You can’t be anonymous in a habit. People already “know” you or something about you when they recognize the habit. It’s similar for anyone wearing a uniform — military, US Postal worker, police officers — and for the person with a “Mohawk” haircut, or sometimes for the woman who is pregnant. All of a sudden, you’re on the receiving end of all kinds of comments, questions, pointed looks, and unsolicited advice, anecdotes, and, sometimes, hostility. The habit invites conversation and interaction, and it makes a strong non-verbal statement about our identity as Franciscans and about devoting our lives to a religious vocation.
However, there are times when none of us want to advertise who we are or what we do, and we just want to blend with the crowd — when traveling on a plane, for instance. Our human nature seeks the peace and neutrality that non-descript clothes provide. This is illustrated by how the mass of humankind (including Franciscans and most religious) chooses to move about in standard issue, non-distinctive, comfortable, culturally appropriate clothing (think of wearing your jeans or sweat pants into the grocery store).
Insight is gained into complications that women (and some men) encounter when wearing dresses or skirts. A friar brother tells me that the local dry cleaner calls the habit and the capuche a “dress” and a “hat” for their purposes. That adds a feminine angle to some of its practical aspects. It has physical restrictions and limitations that people wearing dresses or skirts face on a daily basis. In general, range of motion is restricted by all that extra fabric, and especially in the billowy nature of the sleeves. Oftentimes, they need to be rolled up while writing, eating (accidental dipping into soups and sauces), holding/lighting candles (accidental catching on fire), etc. Not to mention, riding a bicycle and climbing fence become awkward. Also, it takes more thought and effort to put on and take off than a shirt and pants. An additional aggravation is that there are no hip pockets. Granted, there are pouches in the sleeves, but they’re not as convenient. I’ve always pitied how women have to leave what they are doing and struggle to find the location of their purse when all they want is a simple stick of gum, a quarter, or a pencil. Now, here I am in this habit without front pockets. However, the simple white cord is a surprisingly effective belt.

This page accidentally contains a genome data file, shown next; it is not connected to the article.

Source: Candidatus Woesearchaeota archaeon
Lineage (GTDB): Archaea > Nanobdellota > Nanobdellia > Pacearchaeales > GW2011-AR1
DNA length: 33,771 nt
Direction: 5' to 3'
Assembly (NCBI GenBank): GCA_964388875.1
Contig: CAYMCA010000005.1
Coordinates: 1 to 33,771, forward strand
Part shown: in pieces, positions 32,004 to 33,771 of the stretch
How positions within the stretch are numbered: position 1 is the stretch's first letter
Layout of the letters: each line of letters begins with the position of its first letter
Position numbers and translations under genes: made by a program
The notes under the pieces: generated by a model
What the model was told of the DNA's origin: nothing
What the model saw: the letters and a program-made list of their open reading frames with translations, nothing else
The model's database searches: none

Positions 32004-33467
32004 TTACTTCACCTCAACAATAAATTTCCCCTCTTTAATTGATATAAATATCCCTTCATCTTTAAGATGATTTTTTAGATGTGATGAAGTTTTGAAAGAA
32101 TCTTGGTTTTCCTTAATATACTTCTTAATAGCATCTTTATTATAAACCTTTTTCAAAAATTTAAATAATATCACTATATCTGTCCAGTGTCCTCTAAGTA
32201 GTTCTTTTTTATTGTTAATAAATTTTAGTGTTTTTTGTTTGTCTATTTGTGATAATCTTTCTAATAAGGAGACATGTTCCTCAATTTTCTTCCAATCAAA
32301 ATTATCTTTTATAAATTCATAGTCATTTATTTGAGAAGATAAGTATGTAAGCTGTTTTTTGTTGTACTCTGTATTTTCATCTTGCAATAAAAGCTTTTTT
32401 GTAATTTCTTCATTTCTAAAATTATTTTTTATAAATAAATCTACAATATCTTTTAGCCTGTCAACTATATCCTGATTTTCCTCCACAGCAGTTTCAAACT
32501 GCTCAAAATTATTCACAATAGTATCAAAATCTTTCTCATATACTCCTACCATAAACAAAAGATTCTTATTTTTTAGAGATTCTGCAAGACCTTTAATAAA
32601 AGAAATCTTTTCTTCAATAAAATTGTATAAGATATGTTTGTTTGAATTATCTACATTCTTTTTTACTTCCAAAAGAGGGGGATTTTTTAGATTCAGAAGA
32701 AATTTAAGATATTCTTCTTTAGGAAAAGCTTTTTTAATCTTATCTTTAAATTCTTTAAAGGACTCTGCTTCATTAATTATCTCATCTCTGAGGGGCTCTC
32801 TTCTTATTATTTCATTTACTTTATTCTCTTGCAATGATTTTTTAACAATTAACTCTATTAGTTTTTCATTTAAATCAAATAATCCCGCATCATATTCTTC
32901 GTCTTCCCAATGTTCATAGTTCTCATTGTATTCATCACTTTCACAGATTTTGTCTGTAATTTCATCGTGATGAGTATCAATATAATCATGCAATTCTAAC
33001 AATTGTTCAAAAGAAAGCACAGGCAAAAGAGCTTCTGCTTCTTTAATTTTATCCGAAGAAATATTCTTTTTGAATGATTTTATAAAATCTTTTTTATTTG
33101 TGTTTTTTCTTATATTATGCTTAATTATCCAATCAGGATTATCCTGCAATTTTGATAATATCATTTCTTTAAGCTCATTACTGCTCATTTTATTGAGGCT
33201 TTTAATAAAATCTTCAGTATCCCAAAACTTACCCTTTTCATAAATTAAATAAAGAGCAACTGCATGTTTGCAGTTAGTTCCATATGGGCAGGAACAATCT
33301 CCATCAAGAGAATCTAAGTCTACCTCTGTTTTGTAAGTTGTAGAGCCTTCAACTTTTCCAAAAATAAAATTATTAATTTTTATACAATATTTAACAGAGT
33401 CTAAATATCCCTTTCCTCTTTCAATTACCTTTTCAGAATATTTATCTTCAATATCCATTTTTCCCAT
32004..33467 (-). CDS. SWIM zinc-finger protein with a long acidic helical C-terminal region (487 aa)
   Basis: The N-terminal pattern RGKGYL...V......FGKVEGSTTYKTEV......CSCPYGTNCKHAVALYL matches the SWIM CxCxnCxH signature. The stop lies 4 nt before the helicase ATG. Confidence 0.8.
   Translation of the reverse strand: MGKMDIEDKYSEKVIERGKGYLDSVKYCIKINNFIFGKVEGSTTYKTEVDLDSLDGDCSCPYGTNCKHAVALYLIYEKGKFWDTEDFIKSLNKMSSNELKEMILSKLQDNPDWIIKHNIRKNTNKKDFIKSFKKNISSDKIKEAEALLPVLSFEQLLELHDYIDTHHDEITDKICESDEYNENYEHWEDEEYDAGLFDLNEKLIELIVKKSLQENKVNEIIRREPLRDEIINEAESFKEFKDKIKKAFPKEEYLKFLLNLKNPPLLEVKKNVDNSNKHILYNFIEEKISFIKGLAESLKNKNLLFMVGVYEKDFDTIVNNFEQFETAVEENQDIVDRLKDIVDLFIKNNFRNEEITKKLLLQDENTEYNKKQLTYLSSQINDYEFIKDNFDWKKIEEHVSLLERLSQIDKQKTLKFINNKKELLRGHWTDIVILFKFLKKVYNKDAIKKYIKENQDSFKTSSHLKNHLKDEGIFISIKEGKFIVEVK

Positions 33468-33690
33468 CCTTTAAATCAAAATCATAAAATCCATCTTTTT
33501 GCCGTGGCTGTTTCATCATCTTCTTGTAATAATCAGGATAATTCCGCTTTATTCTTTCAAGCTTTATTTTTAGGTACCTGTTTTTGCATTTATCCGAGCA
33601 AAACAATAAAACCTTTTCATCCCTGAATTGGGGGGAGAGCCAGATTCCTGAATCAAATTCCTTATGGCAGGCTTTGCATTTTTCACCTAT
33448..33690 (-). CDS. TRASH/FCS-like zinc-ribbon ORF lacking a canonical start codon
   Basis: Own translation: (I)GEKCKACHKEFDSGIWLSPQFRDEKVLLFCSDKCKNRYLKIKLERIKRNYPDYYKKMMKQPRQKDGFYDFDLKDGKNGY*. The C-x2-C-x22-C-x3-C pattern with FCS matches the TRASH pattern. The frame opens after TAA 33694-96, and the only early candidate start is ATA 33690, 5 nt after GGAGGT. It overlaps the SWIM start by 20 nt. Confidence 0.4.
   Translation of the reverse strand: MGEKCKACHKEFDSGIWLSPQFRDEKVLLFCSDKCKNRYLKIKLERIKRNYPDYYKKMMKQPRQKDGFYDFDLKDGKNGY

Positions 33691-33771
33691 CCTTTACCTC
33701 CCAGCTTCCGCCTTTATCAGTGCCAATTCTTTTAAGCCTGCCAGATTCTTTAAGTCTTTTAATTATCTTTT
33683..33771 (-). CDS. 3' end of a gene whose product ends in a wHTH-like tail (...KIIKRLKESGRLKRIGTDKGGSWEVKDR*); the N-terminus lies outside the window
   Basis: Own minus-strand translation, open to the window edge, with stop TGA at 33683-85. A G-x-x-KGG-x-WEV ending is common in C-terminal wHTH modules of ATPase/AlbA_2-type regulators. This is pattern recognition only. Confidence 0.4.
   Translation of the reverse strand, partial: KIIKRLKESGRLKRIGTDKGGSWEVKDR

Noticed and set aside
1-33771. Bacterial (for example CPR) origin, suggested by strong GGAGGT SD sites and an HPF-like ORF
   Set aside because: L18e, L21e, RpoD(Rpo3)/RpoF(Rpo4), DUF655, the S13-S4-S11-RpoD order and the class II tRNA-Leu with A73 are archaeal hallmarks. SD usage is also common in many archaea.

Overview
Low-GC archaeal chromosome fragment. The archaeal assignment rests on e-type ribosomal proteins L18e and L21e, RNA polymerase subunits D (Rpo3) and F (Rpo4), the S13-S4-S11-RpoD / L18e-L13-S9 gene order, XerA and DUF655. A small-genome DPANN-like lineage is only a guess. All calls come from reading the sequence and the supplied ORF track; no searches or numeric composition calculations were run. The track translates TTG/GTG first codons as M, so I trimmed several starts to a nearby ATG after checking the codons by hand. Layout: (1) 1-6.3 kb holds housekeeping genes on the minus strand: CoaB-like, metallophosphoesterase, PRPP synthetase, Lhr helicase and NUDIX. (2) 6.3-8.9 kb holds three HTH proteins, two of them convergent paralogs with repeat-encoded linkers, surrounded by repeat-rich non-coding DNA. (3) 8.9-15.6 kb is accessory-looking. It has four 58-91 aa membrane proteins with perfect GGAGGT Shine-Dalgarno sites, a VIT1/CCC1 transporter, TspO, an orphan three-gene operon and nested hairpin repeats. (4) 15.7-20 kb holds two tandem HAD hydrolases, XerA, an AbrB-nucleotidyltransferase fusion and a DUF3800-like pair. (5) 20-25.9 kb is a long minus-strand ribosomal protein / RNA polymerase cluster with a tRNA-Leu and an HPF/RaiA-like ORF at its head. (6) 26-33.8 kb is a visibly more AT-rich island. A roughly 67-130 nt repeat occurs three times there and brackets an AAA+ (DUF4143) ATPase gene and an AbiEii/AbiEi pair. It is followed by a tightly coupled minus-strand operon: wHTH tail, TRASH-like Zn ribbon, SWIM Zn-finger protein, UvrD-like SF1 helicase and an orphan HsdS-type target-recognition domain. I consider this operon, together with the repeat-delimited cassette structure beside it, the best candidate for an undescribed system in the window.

St. Francis’s habit looks ragged and small. Historians estimate that Francis was a slight man, about 5’3” in height and 110 pounds. From the photos I’ve seen, his habit is made of rough cloth and worn with holes — but it is still essentially the very same design as what Franciscans continue to wear today. I feel almost guilty that in comparison the one that I wear is in such excellent condition. This brings to mind Francis’s commitment and dedication through all weather, terrain and life’s difficulties. Toward the end of his life, while in his weak and painful physical condition, Francis suffered as he saw the divisions within the order he founded, brothers opposed to brothers. The habit also speaks about our fragility as human beings, the temporary nature of life in this world and our dependence on God. As we get older, our bodies become ragged and faded and fall apart until ultimately we pass on (our own Transitus) to whatever that mystical union with God might be.
It’s like a big, brown wedding ring. What would it look like if every person wore something on their body which communicated to others what was most important to them in life? When I lived in Los Angeles, I noticed the observant Jews wearing black clothes and yarmulkes or headscarves, and the Church of Scientology folks wearing dark pants and blue Oxford shirts. A wedding ring is the best comparison that I can see. Two people exchange rings and make wedding vows to love, honor and serve each other for the rest of their lives. Our habit with its total covering of the body (down to the ankles), recalls our vows of poverty, chastity and obedience, and is an outward sign of “putting on” the cross, and devoting our lives in love and service to God and others. Like a marriage, it’s ambitious, challenging and we never live up to it fully. It’s powerful, and there is always the danger of taking advantage of the good will it inspires in others.
What is our real “habit”? Each person’s calling in life comes from God, and it’s not about what we wear. In concept, being naked would be a truer habit. It might begin to express how completely dependent we are on God for all that we do and are. We make mistakes, and are continuously forgiven. Our life, all our days, all our energy and everything we are is a gift. Maybe our habit should be simply allowing this love from God to channel through us, and transform us — to love, serve and forgive more fully.
Friar Eric Pilarcik, ofm, completed his novitiate and made his first profession in July, 2008. He is now a student at the Franciscan School of Theology in Berkeley, California. This article, published under the title, "The Big Brown Wedding Ring," originally appeared in The Way of St. Francis magazine, (vol.14, No.5, Sept/Oct 2008) and is reprinted with permission. For more information about THE WAY contact: firstname.lastname@example.org.//
Posted by Fr. Charles Talley, ofm at 8:23 PM